The All-American Food Issue
The bright pop of pinks, yellows, and oranges of the Portland Mercado makes me smile anytime I’m on Southeast Foster. Just past its fourth anniversary, this nonprofit Latinx cultural center and small business incubator is where you’ll find Portlanders of all stripes sipping aguas frescas and jockeying for open table space. It hasn’t been there long, but it already feels like an institution—a tasty, tasty institution. Here are our five favorite Mercado bites of late:
Tamal Oaxaqueno ($6), Mixteca Catering
The Oaxacan-style tamales from Mixteca (read: wrapped in a banana leaf instead of corn husk and, overall, moister and heftier) are what I want when I want a tamale. Mixteca loads pork on the inside and douses it in a lightly spicy mole sauce that gives you the feels and maybe some heartburn. Make it a tamale box, with beans and rice for a few bucks more, and you’ll be set with the only meal you’ll need all day.
Chicharrón (price varies), Kaah Market
On a recent Saturday at the Mercado, I overheard a dad walking by my bag of chicharrón say, indignantly, “Those pork rinds are SIX DOLLARS!!” I very nearly stood up and said, “WORTH IT, GOOD DAD SIR! Plus, they are $5.72!” This ample bag of pork rinds, found inside the market, is the finest in the city. The rinds are thick, with tons of crunch, plenty of meatiness, and just the right amount of salt. They are the extra crunchy Cheeto to the generic puffs. They make excellent taco filling with salsa verde, and they are to be cherished.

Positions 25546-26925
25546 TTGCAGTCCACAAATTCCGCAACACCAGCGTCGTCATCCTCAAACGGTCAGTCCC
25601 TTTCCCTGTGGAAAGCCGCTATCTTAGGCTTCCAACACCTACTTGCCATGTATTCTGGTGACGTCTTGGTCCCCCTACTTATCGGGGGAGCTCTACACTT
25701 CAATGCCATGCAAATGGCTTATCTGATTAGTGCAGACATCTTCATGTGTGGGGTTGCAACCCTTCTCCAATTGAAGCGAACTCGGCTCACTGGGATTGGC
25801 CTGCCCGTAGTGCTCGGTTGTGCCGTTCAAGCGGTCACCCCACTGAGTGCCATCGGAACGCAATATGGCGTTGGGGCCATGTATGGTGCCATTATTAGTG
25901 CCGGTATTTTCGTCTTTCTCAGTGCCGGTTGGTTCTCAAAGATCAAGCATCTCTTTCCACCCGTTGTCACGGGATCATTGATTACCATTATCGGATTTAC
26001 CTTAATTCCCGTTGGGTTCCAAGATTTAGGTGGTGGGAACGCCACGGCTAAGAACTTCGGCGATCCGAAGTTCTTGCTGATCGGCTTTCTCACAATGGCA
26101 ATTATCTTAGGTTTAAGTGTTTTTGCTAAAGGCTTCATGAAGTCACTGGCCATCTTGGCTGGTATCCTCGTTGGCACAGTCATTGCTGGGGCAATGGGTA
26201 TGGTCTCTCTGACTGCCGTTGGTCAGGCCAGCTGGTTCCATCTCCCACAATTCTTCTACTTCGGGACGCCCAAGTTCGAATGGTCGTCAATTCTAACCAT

Tlayuda ($15.50 veggie, $18.50 with meat), Tierra Del Sol
This Oaxacan treat is a specialty at Tierra Del Sol, and probably what everyone else in line is going to order as well. Using Three Sisters Nixtamal as its base, a 14-inch blue corn tortilla is crisped up and topped with beans, cabbage, queso fresco and queso Oaxaca, tomatoes, avocado, and red onion. Plus meat, if you think you need it. It’s easily enough to feed two.
Horchata Latte ($4.50 for 12 ounces), Sandino Coffee Roasters
I (heart emoji) LA for many reasons: its rich cultural centers, diversity, thriving food scene, and, perhaps most importantly, amazing horchata lattes everywhere. Here? Not so much. But Sandino’s got me covered, blending Nicaraguan espresso with the slightly sweet and cinnamon-spiced rice milk for a coffee treat I cannot master at home.
Mofongo ($10), El Coquí
Portland’s light on Puerto Rican fare, but this signature island dish is strong. Plantains of varying degrees of ripeness are mashed together with chicharrón, salt, oil, and garlic and placed into a dome, accompanied by pork, chicken, or veggies. I like the pork, fried to crispy perfection on the outside, and served with a rich aioli and a lighter acidic salsa for balance.
Bonus bite: Chicken Caesar Wrap ($9), Fernando’s Alegría
Fun fact: the Caesar salad originated in Mexico. Another fun fact: I loves me a goddamn chicken Caesar wrap. And one of the best in town can be found here, with crisp, cool Romaine, doused in dressing and parmesan shreds, wrapped in a huge burrito shell with grilled chicken and tomatoes. It is so much more than a gas station grab-and-go.